That, because we had this preexisting idea that… Let's break that down. There's this idea that Black people can't be refrigerator parents. There's this idea that Black people can't be autistic. And there's this idea that upper class Anglo-Saxons can't be loving parents. It’s this really twisted ideology.
So what's happened is for decades, there's been a diagnosis gap. In a 2007 study, it showed that African-American children had 2.6 times the odds of receiving some other diagnosis compared to white children. That gap is narrowing now, but autistic kids, Black autistic people, still get diagnosed much later.
White or Black children, are still 1.2 times more likely to be diagnosed than Hispanic children, according to the CDC and their developmental disabilities monitoring network. And on top of that, there's a big gap in women getting diagnosed. Plenty of women don't get the proper diagnosis or they have to have intellectual disabilities. Or what happens is that other, their other disabilities get diagnosed and autism gets overlooked. Because we had this kind of set idea of who could be autistic, we write off anybody else.
Mark Armstrong: Now, you are a third generation Mexican American. when were you diagnosed.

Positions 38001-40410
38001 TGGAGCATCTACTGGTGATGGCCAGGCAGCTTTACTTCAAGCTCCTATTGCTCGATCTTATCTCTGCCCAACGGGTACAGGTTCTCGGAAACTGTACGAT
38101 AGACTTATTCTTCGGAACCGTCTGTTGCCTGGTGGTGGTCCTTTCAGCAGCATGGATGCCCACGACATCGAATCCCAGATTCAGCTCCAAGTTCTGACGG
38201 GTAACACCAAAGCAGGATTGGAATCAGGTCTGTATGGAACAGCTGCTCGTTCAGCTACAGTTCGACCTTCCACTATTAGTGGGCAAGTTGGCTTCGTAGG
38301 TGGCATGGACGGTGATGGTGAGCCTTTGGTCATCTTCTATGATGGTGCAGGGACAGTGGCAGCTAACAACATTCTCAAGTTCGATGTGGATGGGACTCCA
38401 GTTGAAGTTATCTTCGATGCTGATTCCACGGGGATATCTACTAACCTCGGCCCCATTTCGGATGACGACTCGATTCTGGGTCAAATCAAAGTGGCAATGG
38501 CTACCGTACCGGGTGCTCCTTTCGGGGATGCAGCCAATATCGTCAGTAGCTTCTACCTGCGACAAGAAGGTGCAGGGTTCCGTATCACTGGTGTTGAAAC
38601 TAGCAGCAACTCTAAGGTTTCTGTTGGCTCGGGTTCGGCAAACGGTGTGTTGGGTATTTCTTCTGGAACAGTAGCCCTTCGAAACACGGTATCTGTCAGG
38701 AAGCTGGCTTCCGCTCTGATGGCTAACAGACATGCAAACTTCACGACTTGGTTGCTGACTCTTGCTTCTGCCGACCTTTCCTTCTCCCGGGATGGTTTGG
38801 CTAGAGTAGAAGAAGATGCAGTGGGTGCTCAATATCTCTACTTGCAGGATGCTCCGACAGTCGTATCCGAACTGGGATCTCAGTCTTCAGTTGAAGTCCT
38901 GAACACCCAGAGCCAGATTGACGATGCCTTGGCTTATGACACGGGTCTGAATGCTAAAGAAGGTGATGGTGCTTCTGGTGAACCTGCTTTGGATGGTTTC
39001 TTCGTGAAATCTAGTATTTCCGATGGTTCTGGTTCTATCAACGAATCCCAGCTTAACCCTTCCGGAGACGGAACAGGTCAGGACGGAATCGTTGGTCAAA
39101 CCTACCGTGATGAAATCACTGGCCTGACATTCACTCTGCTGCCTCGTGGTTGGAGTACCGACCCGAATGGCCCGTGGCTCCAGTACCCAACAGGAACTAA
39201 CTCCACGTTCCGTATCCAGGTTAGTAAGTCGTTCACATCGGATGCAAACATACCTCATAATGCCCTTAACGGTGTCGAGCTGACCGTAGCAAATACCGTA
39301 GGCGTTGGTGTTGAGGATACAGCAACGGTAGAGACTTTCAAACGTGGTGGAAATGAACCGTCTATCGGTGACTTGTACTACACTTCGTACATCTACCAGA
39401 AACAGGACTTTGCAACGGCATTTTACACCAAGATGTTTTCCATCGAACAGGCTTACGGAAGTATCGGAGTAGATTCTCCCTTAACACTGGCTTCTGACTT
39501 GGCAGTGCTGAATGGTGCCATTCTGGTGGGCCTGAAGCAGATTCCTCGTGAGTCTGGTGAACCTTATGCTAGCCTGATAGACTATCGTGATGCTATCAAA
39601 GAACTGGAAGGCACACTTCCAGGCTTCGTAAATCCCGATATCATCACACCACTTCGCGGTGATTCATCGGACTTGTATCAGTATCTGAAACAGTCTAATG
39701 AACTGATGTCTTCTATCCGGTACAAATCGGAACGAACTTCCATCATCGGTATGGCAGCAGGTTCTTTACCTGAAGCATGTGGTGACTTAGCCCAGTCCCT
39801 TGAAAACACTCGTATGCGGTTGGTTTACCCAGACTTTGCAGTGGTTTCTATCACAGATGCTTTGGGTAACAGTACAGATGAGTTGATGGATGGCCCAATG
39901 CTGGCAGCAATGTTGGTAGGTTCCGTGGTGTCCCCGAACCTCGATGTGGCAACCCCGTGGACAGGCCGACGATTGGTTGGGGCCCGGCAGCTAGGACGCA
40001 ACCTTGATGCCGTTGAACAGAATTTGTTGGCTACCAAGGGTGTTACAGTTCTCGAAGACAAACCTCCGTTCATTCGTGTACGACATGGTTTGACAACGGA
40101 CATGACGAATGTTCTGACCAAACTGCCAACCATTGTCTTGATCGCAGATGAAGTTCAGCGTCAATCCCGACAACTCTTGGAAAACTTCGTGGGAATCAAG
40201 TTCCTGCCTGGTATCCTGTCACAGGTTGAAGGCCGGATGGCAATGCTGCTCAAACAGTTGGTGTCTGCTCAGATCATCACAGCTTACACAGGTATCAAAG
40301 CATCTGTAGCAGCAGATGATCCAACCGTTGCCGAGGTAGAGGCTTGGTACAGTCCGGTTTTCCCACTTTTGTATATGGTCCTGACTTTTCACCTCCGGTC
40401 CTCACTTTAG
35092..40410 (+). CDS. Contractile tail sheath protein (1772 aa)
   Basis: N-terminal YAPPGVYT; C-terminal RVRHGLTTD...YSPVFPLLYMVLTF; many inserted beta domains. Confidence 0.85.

Eric Michael Garcia: So I have a really interesting story. I was diagnosed when I was… well, I first began the process, I should say, when my parents were living in Wisconsin. My mom read a newspaper article about autism screenings for preschoolers and kindergartners. And she took my sister in.
There was this ad in the paper. Initially, evaluators wanted to send me on my way. And then it was only after they decided to take a second look at the results. And they asked my mom to bring me back in for more tests. And back then, this was in like 1994. So autism -- Asperger's Syndrome was a relatively new diagnosis.
And so we went back and forth, went through a lot of different things. Then midway through the evaluation my dad got a job in Folsom, California, and that's really… and then I started getting… and again, I got overlooked because as my mom says, I didn't exhibit signs of aggression or any of those kind of typically coded, what's typically coded, signs of autism.
And because I didn't exhibit those kinds of stereotypical behaviors that cause people to get diagnosed. And it wasn't until I got the services for special education, because my dad's boss was married to somebody who worked in special education at the time. And then I think we finally got the full diagnosis when we were living in San Antonio, Texas. And that’s when things really took a turn for the better, as far as getting the services and getting the kind of understanding that I otherwise wouldn't have had. But like, you have to understand this was like, this means it was like a four-year ordeal.